Guilty plea in quadruple D.C. shooting
A District man pleaded guilty Wednesday to second-degree murder while armed in connection with a rampage in which four people were shot, one fatally, said Ronald C. Machen Jr., U.S. Attorney for the District.
Seneca Benjamin, 33, entered the guilty plea while a jury was deliberating his case in D.C. Superior Court.
Benjamin had already been convicted of 16 counts in connection with the shootings, including assault with intent to kill, aggravated assault while armed and mayhem while armed.
According to federal prosecutors, the violence occurred on the afternoon of April 26, 2009, in the unit block of Bryant Street NW.
Prosecutors said Benjamin periodically spent time at the Bryant Street home of an uncle and a cousin. According to the government's evidence, Benjamin went to the home that day and entered the second-floor bedroom where Monique Nalle, 42, lived with Andre L. Benjamin, Seneca's uncle.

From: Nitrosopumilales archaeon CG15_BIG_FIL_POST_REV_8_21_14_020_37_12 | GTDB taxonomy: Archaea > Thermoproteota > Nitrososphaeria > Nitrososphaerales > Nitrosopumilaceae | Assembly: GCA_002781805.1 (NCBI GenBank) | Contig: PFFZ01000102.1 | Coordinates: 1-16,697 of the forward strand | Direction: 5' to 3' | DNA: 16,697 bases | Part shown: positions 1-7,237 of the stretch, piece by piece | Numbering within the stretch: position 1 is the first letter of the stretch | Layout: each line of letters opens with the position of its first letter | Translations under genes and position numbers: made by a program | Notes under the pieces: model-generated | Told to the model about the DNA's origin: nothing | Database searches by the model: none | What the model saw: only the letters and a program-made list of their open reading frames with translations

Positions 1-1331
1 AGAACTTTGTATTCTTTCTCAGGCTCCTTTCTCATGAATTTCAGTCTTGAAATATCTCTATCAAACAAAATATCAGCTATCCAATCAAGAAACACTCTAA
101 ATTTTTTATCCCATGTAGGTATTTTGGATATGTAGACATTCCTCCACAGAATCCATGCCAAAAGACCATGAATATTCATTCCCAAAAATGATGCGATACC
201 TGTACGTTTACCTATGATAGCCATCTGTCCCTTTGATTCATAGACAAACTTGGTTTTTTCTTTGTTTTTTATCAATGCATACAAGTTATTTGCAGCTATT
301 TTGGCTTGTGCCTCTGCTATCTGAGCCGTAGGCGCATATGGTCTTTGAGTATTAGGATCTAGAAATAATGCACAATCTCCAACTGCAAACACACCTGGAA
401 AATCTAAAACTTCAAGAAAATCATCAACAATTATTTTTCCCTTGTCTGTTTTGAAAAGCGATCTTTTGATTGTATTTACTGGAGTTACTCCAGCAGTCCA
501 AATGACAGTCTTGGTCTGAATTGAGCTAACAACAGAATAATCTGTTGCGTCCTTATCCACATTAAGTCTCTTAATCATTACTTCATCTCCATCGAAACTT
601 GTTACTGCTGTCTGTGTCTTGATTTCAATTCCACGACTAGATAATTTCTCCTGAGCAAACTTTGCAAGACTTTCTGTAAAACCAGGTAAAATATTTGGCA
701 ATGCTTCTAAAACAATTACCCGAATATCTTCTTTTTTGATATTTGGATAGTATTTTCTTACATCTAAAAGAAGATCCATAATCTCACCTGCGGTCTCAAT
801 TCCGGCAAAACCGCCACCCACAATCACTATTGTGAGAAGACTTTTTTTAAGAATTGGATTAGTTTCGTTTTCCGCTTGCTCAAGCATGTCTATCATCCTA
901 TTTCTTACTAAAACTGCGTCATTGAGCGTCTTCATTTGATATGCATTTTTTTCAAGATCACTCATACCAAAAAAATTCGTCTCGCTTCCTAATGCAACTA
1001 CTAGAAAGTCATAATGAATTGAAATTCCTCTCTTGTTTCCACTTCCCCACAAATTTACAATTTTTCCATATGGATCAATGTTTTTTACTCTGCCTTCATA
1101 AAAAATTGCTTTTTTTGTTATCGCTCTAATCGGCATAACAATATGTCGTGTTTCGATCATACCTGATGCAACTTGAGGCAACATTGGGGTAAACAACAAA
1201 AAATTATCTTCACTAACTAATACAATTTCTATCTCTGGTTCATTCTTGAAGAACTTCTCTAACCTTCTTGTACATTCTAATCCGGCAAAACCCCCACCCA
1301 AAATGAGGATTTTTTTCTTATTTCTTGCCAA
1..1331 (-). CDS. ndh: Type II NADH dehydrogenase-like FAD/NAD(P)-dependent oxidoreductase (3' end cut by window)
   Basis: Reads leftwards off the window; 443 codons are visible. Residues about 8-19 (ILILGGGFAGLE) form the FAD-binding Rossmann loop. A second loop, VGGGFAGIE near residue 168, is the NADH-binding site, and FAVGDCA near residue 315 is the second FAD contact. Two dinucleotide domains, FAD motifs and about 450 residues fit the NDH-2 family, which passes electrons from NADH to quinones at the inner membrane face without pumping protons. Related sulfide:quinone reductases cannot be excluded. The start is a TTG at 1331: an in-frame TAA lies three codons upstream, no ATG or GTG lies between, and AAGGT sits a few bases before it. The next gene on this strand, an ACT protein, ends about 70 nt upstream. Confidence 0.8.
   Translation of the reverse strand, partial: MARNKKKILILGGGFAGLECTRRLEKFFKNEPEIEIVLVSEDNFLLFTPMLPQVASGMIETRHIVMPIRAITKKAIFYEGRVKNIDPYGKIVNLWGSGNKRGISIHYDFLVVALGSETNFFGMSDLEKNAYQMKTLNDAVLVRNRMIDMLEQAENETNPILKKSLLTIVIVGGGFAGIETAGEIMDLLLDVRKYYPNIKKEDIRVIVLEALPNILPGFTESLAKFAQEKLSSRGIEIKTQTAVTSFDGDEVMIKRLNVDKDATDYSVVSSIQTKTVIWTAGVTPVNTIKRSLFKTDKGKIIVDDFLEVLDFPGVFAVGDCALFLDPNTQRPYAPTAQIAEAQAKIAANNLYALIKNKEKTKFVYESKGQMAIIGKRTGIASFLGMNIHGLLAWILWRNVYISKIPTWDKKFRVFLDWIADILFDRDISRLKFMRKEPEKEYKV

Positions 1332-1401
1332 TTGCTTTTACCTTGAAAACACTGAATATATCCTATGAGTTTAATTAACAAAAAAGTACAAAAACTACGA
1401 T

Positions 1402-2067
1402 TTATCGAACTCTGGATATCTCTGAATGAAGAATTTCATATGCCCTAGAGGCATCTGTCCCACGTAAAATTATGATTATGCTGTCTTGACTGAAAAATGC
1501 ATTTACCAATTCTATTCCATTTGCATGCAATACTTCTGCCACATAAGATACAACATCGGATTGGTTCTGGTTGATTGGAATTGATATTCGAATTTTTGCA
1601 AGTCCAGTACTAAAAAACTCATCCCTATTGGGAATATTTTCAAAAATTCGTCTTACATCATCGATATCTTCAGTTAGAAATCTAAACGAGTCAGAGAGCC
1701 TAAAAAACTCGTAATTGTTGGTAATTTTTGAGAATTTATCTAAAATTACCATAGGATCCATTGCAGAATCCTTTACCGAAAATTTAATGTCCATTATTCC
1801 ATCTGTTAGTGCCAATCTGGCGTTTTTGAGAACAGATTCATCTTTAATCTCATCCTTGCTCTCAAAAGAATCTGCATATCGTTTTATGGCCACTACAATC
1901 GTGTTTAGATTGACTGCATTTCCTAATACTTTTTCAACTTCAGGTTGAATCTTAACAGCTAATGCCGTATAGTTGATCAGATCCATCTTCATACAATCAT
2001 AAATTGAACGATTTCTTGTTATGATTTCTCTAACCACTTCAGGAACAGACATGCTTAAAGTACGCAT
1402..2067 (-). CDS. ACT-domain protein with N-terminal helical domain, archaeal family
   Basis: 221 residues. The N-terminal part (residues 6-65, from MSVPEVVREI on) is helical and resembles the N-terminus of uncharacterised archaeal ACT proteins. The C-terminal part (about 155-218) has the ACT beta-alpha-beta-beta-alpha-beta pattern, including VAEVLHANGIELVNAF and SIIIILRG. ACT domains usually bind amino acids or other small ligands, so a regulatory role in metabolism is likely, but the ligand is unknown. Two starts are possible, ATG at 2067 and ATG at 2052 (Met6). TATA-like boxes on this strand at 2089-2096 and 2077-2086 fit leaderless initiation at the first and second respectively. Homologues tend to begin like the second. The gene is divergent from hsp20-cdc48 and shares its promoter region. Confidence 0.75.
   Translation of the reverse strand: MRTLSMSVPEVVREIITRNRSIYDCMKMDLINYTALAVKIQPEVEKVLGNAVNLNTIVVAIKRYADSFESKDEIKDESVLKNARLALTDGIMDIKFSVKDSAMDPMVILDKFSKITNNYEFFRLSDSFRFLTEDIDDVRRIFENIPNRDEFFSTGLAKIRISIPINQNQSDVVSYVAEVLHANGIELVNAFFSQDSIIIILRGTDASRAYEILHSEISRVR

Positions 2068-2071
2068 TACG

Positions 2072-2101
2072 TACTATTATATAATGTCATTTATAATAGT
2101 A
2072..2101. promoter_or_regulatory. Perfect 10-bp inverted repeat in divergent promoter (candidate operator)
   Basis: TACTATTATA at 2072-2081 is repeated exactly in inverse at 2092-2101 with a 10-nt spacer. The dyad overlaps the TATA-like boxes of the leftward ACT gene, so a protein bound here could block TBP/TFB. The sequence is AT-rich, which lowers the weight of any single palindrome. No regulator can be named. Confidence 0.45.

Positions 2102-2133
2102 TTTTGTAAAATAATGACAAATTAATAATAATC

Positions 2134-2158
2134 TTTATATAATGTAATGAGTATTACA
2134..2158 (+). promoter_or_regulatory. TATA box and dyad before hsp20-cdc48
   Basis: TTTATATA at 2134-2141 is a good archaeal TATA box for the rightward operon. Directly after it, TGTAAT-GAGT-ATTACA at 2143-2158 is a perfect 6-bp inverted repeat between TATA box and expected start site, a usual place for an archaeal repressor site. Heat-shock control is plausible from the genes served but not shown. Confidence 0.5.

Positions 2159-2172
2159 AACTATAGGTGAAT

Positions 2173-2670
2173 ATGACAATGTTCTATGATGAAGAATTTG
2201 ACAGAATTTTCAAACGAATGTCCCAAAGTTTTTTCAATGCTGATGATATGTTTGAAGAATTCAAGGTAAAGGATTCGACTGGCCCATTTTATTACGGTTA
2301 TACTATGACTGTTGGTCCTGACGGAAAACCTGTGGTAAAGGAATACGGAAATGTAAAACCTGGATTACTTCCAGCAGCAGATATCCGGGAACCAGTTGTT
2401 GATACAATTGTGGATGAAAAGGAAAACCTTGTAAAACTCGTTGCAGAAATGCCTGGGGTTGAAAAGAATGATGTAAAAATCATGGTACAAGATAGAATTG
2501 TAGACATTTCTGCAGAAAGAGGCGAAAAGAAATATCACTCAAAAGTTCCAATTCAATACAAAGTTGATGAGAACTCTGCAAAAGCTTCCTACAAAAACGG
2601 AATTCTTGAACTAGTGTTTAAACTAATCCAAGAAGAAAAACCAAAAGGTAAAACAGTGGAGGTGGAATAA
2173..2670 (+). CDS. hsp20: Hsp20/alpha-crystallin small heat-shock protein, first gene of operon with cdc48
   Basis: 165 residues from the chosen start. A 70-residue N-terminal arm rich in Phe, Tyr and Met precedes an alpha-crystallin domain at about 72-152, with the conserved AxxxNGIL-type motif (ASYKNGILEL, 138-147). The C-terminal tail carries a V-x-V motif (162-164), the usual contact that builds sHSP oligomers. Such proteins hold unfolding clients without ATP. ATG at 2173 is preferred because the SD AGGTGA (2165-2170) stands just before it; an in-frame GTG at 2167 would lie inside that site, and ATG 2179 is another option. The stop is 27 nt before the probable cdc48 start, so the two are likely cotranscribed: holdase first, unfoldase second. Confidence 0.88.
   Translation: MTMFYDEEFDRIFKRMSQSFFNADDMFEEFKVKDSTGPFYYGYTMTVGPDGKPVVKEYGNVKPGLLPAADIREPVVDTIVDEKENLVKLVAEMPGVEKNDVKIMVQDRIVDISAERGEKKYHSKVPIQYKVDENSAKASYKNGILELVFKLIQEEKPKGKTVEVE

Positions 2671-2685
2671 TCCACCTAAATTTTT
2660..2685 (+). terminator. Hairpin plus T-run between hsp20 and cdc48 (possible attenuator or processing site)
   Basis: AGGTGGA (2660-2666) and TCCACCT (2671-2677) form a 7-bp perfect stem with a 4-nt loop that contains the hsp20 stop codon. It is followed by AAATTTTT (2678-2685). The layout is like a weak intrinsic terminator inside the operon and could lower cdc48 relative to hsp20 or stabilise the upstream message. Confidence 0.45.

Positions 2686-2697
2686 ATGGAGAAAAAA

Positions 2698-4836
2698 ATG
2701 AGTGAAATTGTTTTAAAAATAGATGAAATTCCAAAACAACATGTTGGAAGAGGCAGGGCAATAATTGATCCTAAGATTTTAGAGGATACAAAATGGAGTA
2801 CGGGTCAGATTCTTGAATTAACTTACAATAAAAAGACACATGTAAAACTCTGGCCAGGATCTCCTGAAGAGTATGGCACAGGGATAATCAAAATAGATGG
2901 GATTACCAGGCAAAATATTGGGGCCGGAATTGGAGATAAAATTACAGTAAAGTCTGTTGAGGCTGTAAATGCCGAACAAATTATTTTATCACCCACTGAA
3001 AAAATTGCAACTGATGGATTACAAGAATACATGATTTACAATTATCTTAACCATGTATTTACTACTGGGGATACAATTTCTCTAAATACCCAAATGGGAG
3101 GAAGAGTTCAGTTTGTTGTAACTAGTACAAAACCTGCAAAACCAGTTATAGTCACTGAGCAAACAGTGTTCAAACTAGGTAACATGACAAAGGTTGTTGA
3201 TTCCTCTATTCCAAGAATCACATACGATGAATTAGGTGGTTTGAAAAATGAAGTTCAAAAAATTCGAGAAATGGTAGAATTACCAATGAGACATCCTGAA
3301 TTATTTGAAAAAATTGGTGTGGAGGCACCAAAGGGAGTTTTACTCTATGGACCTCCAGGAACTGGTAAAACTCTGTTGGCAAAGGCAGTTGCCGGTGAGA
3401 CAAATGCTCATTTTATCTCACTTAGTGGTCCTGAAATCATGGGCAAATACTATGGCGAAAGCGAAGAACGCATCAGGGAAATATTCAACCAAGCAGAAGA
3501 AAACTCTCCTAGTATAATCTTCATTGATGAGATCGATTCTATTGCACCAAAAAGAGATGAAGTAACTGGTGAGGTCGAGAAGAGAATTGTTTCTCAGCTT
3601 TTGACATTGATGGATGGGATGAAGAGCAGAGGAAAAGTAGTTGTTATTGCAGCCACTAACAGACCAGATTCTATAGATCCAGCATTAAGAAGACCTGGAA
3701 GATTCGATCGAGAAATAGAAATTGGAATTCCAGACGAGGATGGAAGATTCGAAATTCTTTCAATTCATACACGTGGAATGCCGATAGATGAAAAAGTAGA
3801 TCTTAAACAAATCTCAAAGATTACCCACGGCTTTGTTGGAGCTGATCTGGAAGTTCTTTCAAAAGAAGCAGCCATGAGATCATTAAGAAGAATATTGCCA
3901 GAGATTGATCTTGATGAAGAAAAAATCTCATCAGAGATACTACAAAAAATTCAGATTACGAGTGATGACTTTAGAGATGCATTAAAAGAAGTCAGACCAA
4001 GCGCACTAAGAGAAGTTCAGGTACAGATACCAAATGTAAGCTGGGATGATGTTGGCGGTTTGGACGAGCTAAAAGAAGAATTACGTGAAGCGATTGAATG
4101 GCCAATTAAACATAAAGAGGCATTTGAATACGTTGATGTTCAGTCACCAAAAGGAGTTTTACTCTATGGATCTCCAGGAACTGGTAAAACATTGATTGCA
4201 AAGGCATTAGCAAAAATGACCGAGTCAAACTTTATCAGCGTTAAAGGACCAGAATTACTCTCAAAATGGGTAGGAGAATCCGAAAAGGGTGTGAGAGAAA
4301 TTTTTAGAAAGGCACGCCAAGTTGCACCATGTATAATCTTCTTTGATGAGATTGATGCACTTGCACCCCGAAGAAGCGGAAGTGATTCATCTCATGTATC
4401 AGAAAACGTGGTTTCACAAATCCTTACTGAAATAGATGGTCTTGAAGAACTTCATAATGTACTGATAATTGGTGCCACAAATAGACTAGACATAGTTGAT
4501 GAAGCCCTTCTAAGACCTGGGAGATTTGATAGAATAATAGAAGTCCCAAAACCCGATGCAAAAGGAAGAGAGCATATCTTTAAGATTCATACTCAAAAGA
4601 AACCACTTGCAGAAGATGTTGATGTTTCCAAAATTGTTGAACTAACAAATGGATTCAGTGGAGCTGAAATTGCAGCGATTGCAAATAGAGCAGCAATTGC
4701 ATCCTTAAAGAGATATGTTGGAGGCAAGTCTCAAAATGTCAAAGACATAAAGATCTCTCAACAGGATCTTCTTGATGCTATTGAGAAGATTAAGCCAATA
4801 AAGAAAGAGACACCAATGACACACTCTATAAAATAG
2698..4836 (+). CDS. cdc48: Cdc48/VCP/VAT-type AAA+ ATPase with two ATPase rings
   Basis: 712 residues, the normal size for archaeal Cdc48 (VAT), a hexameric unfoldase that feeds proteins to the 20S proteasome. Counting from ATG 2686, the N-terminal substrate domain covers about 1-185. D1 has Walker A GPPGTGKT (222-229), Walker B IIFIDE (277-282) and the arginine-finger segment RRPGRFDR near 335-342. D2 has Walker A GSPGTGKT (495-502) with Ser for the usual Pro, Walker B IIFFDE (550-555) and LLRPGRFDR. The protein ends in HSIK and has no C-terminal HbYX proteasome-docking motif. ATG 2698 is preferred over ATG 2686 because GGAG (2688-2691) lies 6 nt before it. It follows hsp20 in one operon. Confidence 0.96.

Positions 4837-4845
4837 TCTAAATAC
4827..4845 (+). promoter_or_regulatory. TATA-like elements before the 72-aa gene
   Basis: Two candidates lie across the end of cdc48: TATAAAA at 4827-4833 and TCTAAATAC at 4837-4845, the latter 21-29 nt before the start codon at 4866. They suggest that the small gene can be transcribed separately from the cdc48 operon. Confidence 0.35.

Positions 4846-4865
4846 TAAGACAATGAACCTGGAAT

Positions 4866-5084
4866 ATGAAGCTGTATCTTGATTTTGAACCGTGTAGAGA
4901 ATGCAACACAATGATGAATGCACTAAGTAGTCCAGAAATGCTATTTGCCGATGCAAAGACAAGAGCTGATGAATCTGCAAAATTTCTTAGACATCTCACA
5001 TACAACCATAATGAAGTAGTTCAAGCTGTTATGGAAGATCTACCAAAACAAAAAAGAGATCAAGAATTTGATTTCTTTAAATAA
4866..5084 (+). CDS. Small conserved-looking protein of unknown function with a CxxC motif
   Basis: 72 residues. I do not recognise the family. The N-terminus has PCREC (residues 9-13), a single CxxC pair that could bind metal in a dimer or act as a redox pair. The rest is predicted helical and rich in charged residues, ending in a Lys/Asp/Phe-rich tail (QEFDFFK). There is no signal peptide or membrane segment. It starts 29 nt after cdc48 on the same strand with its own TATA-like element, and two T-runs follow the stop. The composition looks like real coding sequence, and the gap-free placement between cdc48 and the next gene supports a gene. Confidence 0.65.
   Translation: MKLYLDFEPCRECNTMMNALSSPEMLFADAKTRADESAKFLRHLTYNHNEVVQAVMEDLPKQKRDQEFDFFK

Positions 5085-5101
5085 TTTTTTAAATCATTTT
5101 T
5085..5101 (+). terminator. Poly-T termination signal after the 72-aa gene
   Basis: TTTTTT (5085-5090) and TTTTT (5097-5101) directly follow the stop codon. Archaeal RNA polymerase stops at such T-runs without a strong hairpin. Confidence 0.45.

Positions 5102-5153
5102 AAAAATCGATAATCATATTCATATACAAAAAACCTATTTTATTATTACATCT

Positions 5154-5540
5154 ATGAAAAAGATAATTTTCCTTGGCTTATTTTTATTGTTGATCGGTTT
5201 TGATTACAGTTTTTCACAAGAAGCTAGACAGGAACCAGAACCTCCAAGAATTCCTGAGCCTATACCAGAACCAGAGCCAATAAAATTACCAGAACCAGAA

Seneca Benjamin asked Nalle about a submachine gun, and Nalle said she did not know where it was, according to prosecutors. Nalle told Seneca Benjamin that she had heard from neighbors that he had slashed the tires on her son's car.
Benjamin denied doing so, then pulled out a handgun and shot Nalle in the head and chest, killing her, authorities said.
Andre L. Benjamin, who had been watching TV, dove at the defendant to try to protect Nalle, his fiancee, prosecutors said. Seneca shot him in the face.
Seneca then went downstairs, where he ran into Whitfield Arnett, a resident of the house, sitting in a chair. Seneca shot Arnett in the neck, chest, and fingers, according to prosecutors.
Andre L. Benjamin was in front of the house when he heard the shots, prosecutors said. Andre crept back into the house, where he ran into Seneca, who shot him in the chest. Seneca ran away through the back door, and was arrested four days later.
Though wounded, the two Benjamins and Arnett survived.
Benjamin is scheduled to be sentenced by Judge Michael L. Rankin on Jan. 21. He faces a possible sentenece of more than 100 years.
This item has been updated and clarified.
| November 11, 2010; 8:05 AM ET
Categories: From the Courthouse, Ruben Castaneda, The District | Tags: D.C. crime
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